Photos by urbpan
. Location: Olmsted Park, Boston.
Urban species #290: Wooly bear
Along with ladybugs
, wooly bear caterpillars are among the most adored of the insects. This is not due to any function or service that they perform, simply their attractive, panda-like appearance, and the lack (or concealment) of such objectionable insect features as creepy abdominal segments, horrible mandibles, ugly appendages, and alarming pinchers. As far as most people are concerned, wooly bears are simply tiny cylindrical mammals. While it's nice to see at least one insect admired, it's baffling that very similar animals that have patchy "fur," or none at all, are reviled. Caterpillar hair is a defensive structure which helps prevent birds and other predators from eating the butterfly or moth larvae. Some caterpillar bristles contain venom and are dangerous to touch, but wooly bears can be handled safely.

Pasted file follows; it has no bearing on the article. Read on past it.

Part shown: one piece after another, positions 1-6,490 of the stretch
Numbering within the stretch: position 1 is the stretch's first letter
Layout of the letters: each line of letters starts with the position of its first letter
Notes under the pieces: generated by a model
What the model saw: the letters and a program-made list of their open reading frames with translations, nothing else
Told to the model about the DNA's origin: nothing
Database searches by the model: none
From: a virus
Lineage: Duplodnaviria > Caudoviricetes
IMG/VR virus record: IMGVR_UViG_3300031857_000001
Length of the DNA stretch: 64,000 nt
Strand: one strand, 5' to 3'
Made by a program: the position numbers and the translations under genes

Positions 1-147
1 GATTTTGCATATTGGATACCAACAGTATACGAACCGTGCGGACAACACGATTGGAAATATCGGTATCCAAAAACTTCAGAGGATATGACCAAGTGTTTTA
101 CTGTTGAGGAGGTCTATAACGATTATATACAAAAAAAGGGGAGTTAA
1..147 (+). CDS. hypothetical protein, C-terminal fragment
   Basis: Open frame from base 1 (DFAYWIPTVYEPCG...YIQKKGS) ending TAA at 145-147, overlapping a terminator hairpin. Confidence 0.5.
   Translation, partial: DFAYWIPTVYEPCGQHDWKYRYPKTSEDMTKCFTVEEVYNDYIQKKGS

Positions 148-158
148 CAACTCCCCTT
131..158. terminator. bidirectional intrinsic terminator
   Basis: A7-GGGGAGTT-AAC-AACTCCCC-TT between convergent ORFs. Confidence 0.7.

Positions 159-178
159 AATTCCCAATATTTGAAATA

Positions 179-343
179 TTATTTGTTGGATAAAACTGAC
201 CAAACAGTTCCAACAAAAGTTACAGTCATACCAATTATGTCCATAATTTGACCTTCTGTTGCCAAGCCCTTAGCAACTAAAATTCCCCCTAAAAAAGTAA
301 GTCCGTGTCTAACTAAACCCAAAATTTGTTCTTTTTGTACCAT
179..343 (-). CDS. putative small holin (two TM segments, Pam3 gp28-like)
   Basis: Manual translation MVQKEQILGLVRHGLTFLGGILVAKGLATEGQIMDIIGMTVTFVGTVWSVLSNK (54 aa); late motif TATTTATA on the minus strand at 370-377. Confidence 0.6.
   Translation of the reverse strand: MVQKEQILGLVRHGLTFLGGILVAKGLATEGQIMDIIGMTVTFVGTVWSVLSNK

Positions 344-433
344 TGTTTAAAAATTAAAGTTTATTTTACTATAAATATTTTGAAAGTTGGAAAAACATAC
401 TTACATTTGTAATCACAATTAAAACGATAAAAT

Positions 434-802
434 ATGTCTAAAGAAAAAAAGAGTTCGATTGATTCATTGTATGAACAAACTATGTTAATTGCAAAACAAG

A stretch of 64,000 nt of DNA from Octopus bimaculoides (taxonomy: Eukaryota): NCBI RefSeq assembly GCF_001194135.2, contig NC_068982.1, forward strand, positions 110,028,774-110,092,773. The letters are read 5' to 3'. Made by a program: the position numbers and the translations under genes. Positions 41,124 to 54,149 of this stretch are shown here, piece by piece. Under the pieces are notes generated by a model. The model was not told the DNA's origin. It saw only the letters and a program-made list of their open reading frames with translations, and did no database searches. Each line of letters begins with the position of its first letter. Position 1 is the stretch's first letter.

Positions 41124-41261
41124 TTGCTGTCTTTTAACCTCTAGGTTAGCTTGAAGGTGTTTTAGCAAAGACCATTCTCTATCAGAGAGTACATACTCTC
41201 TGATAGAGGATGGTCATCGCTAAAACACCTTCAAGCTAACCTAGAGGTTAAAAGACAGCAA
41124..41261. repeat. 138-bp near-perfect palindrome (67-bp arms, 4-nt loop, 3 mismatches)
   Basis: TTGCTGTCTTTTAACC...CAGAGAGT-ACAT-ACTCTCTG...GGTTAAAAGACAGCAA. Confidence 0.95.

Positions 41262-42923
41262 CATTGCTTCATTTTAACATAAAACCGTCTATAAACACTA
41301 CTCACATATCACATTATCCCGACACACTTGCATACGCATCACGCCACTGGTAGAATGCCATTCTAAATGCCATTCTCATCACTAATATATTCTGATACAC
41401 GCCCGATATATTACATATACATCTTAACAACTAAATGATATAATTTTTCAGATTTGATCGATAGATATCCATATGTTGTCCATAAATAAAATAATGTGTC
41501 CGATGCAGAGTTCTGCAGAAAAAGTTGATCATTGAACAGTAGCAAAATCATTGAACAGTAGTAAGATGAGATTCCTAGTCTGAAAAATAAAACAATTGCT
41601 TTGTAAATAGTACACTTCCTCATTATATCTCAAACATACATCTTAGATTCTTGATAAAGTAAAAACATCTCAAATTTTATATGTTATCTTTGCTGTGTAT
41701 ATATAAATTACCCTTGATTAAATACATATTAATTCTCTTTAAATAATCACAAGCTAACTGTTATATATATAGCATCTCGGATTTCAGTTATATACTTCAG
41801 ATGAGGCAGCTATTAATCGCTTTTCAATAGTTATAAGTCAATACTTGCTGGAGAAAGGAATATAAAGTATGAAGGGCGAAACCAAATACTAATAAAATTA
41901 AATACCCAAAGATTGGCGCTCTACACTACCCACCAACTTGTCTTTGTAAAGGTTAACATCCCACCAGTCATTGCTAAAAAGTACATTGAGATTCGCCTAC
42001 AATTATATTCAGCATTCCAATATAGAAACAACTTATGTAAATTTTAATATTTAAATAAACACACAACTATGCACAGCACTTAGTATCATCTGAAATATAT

Wooly bears are common throughout North America. Unlike picky specialists like the monarch
, these caterpillars will eat nearly anything, from the dandelions
and many other plants in between. Introduced plants such as plantains
may help increase the numbers of wooly bears in cities--these plants persist late into the fall and even winter, allowing the caterpillars a longer feeding season. Wooly bears are conspicuously active in fall, seen crossing sidewalks in search of a place to hide and sleep through the winter. In spring the caterpillars wake up and pupate, transforming into Isabella tiger moths, rather nondescript yellowish brown creatures. ( Read more... )